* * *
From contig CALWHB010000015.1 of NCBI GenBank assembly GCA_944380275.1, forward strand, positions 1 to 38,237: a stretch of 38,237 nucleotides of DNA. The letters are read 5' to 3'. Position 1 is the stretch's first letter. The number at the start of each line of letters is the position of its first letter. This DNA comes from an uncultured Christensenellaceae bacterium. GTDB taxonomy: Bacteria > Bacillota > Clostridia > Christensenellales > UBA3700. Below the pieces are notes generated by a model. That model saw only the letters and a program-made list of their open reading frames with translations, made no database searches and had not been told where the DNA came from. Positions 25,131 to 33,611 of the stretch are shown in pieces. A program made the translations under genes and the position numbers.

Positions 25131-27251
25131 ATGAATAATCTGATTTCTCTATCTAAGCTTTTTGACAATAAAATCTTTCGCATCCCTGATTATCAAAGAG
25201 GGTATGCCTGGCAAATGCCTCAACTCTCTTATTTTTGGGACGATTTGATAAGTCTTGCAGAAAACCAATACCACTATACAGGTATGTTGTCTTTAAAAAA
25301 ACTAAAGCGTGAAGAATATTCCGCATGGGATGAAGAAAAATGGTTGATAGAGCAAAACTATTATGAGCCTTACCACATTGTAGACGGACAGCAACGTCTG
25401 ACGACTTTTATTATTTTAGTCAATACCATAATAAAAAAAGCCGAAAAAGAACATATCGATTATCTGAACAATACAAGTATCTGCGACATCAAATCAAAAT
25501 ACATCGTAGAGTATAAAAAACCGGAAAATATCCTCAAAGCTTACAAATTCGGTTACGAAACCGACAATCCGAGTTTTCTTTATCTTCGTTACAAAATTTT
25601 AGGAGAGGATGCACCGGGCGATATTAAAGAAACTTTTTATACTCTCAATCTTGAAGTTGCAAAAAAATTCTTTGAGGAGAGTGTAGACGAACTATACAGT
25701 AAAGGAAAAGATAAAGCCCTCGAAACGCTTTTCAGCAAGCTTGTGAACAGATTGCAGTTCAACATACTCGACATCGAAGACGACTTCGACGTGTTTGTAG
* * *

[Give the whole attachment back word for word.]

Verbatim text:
From contig CALWHB010000015.1 of NCBI GenBank assembly GCA_944380275.1, forward strand, positions 1 to 38,237: a stretch of 38,237 nucleotides of DNA. The letters are read 5' to 3'. Position 1 is the stretch's first letter. The number at the start of each line of letters is the position of its first letter. This DNA comes from an uncultured Christensenellaceae bacterium. GTDB taxonomy: Bacteria > Bacillota > Clostridia > Christensenellales > UBA3700. Below the pieces are notes generated by a model. That model saw only the letters and a program-made list of their open reading frames with translations, made no database searches and had not been told where the DNA came from. Positions 25,131 to 33,611 of the stretch are shown in pieces. A program made the translations under genes and the position numbers.

Positions 25131-27251
25131 ATGAATAATCTGATTTCTCTATCTAAGCTTTTTGACAATAAAATCTTTCGCATCCCTGATTATCAAAGAG
25201 GGTATGCCTGGCAAATGCCTCAACTCTCTTATTTTTGGGACGATTTGATAAGTCTTGCAGAAAACCAATACCACTATACAGGTATGTTGTCTTTAAAAAA
25301 ACTAAAGCGTGAAGAATATTCCGCATGGGATGAAGAAAAATGGTTGATAGAGCAAAACTATTATGAGCCTTACCACATTGTAGACGGACAGCAACGTCTG
25401 ACGACTTTTATTATTTTAGTCAATACCATAATAAAAAAAGCCGAAAAAGAACATATCGATTATCTGAACAATACAAGTATCTGCGACATCAAATCAAAAT
25501 ACATCGTAGAGTATAAAAAACCGGAAAATATCCTCAAAGCTTACAAATTCGGTTACGAAACCGACAATCCGAGTTTTCTTTATCTTCGTTACAAAATTTT
25601 AGGAGAGGATGCACCGGGCGATATTAAAGAAACTTTTTATACTCTCAATCTTGAAGTTGCAAAAAAATTCTTTGAGGAGAGTGTAGACGAACTATACAGT
25701 AAAGGAAAAGATAAAGCCCTCGAAACGCTTTTCAGCAAGCTTGTGAACAGATTGCAGTTCAACATACTCGACATCGAAGACGACTTCGACGTGTTTGTAG